The HB 217 related to the types of beverages that may be sold at public school campuses. The Publics schools could only sell the following: (1) water, (2) milk with a fat content of one percent or less, (3) fluid milk substitutions permitted by the United States Department of Agriculture under 7 C.F.R. Section 210, (4) 100 percent vegetable juice, (5) 100 percent fruit juice, (6) zero-calorie electrolyte replace or zero-calorie vitamin enhanced water beverage, or (7) an electrolyte replacement beverage other than one described by Subdivision (6), but only if the electrolyte replacement beverage is provided at the discretion of a coach to students engaged in vigorous physical activity lasting at least one hour. However the previous subsections don’t apply if: (1) if school is not in session, (2) before the beginning of the breakfast period, or (3) or at the end of the last period of the day.
Governor Rick Perry vetoed HB 217 simply because he did not agree with it. He felt that the House was going a little bit to far on the limitations of what should be sold at public schools. He agreed that he too believes in the health of the youth, but these limitations were pushing it. He explained, “House Bill 217 takes this effort to an unreasonable and unnecessary extreme, and would limit access to such innocuous beverages as two percent milk.”
I completely agree with Perry. I think that these limitations are a bit too extreme. Yes, I do believe in the health of the youth. However, kids should be able to drink whatever milk they want. If they want to drink soda they should be able to drink soda. I just think the HB is going too far.
Governor Rick Perry Vetoed SB 504: Senate Bill 504 was concerned with eliminating the requirement that certain schoolchildren be screened for abnormal spinal curvature. Perry disapproved of the bill because it would remove the states requirement that the schools screen all 6th and 9th graders for abnormal spinal defects. The screening detects spinal curvatures, helping to avoid extensive surgery, scoliosis or abnormal curvatures later in life. I agree with governor Perry because I think that the screening is beneficial to the children. It will allow the children to get proper treatment.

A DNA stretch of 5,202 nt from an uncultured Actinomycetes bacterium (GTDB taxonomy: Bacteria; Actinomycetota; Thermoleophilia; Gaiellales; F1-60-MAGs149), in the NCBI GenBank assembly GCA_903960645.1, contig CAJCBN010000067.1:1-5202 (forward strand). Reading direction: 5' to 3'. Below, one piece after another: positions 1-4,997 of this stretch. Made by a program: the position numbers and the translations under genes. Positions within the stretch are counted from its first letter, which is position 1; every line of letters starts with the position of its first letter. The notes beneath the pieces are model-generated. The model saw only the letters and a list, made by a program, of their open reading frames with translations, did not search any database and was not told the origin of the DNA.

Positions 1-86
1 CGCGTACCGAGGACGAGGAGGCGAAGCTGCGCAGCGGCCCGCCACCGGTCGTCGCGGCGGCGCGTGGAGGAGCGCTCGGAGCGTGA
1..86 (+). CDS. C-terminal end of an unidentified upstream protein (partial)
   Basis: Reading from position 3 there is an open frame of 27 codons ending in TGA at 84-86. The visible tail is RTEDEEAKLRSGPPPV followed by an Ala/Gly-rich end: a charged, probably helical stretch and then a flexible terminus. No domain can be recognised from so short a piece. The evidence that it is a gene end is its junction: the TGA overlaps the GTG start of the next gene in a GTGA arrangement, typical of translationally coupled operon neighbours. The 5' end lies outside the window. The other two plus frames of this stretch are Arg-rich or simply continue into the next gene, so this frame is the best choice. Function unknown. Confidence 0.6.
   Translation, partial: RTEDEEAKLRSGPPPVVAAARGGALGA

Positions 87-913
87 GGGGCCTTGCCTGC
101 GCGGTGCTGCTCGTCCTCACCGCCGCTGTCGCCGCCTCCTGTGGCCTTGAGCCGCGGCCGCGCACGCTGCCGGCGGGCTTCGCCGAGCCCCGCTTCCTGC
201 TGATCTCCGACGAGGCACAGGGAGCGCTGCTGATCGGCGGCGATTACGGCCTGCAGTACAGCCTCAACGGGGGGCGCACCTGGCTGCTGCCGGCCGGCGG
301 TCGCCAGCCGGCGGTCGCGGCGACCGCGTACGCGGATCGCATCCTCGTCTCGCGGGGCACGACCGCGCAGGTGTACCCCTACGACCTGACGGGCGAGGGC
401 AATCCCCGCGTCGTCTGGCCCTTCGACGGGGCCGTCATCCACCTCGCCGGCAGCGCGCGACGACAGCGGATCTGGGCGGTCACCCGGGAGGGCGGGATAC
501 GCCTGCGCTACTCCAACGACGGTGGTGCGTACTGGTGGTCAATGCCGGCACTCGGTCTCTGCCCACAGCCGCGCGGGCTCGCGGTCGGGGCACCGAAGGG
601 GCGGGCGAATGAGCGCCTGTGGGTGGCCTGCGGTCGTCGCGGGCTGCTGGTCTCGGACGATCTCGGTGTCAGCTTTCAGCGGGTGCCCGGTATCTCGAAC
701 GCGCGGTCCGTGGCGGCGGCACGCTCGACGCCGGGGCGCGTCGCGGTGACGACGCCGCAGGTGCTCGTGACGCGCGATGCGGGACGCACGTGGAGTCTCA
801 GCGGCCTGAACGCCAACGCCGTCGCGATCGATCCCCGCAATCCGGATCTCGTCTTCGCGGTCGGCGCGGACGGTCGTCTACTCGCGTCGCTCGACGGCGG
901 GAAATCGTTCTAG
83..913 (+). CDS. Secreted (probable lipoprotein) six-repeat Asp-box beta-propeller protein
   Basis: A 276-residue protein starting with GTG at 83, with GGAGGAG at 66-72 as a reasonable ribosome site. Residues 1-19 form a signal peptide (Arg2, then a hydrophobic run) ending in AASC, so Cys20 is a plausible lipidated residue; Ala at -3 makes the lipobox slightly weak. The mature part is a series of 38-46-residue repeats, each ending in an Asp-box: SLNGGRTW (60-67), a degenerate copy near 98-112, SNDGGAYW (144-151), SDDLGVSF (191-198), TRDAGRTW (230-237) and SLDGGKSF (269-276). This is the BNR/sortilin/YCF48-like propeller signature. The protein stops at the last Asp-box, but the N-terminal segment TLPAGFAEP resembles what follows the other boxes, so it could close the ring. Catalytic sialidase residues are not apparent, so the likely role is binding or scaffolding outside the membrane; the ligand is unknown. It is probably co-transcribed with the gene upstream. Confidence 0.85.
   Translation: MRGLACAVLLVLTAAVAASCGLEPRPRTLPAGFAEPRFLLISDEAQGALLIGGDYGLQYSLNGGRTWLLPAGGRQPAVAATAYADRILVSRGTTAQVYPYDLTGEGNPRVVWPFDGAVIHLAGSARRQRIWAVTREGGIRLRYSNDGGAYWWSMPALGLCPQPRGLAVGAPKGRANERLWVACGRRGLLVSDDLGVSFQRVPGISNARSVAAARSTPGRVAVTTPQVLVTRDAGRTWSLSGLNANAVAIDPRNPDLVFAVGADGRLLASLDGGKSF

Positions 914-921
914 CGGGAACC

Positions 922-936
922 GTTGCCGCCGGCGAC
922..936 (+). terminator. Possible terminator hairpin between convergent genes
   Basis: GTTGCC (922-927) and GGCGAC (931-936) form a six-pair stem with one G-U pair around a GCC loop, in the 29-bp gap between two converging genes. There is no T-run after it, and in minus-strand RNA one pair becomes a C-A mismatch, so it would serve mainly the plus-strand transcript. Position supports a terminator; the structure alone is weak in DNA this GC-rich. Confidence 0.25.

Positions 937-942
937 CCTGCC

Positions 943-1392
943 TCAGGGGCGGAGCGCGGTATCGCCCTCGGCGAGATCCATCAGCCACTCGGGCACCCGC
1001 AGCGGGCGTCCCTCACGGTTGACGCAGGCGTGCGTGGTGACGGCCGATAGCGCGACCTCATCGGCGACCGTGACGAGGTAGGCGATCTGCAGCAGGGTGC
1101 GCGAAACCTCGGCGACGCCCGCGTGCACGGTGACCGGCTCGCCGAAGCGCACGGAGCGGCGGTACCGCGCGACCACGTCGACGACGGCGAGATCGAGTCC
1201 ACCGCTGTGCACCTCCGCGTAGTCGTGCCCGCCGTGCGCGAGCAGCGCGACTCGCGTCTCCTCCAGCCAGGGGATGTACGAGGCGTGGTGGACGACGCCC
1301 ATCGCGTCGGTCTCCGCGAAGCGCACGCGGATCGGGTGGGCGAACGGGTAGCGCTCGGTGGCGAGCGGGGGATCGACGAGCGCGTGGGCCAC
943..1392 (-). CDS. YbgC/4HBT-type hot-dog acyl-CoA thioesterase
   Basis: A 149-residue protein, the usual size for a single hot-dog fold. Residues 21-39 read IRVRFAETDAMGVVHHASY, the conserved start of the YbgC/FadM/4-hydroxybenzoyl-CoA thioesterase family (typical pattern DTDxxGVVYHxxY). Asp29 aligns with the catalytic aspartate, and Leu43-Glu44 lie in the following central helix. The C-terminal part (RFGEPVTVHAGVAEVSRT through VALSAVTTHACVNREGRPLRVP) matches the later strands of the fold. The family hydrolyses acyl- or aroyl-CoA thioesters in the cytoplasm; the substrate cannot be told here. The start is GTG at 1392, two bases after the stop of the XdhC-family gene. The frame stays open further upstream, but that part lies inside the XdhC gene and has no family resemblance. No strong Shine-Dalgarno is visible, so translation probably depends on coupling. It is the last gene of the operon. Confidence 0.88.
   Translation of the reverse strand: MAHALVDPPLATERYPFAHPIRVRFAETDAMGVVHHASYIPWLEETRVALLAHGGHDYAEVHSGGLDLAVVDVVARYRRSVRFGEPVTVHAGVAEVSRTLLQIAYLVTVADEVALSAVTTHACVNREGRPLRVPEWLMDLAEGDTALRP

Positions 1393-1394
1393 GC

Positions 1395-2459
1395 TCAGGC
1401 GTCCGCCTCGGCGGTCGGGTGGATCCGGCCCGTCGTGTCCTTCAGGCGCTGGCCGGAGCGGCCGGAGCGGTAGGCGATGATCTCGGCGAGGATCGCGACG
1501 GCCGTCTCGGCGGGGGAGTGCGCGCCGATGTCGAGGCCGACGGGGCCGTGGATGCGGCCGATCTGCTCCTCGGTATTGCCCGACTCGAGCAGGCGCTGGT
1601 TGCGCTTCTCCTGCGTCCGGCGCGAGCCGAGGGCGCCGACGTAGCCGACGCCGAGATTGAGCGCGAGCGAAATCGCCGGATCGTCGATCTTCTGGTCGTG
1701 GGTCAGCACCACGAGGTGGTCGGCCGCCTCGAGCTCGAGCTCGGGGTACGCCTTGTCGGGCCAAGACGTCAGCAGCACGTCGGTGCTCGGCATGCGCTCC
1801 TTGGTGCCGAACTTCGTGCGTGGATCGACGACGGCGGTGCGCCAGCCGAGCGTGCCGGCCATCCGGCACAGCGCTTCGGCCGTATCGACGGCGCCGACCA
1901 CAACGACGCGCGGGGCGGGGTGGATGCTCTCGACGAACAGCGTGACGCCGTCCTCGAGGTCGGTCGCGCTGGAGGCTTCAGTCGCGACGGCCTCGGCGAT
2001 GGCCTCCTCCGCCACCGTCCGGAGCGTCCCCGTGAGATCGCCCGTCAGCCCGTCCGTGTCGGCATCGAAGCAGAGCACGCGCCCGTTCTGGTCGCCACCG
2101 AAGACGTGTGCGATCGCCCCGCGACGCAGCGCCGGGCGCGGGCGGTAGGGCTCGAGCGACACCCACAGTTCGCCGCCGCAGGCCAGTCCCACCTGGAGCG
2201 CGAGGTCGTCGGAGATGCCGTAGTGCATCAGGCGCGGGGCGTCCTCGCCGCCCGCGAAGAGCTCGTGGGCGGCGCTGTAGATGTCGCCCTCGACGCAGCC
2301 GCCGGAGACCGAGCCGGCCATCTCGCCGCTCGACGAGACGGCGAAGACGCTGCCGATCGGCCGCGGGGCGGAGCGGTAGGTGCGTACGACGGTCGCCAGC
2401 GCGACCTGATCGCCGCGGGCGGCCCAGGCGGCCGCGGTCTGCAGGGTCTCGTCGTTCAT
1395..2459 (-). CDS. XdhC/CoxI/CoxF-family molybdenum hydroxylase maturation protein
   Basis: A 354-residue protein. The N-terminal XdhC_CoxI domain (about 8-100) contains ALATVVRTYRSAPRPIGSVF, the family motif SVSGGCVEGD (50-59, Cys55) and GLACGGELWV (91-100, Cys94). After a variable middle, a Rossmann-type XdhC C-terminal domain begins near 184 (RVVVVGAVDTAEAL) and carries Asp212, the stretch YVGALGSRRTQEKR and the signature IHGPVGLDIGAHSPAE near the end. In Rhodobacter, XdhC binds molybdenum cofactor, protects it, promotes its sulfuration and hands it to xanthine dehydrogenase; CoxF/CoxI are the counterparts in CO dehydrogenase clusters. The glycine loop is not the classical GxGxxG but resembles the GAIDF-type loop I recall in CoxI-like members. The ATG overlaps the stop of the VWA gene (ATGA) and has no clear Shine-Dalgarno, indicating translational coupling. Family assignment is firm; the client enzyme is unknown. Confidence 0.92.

Governor Rick Perry Vetoed SB 1234:
Senate Bill 1234 deals with the prevention of truancy and the offense of failure to attend school. The Bill wanted to place children in behavioral improvement plans. Governor Perry vetoed this bill because it doesn’t track the child from district to district and they are often lost as the student goes from one school to another. He also believed that the Bill would hurt established local programs and prevent schools from identifying and helping address the issues students are facing. I also agree with Governor Perry on this situation. You need to keep contact with the children even if they move from district to district. That way you will have information on that child wherever they may go.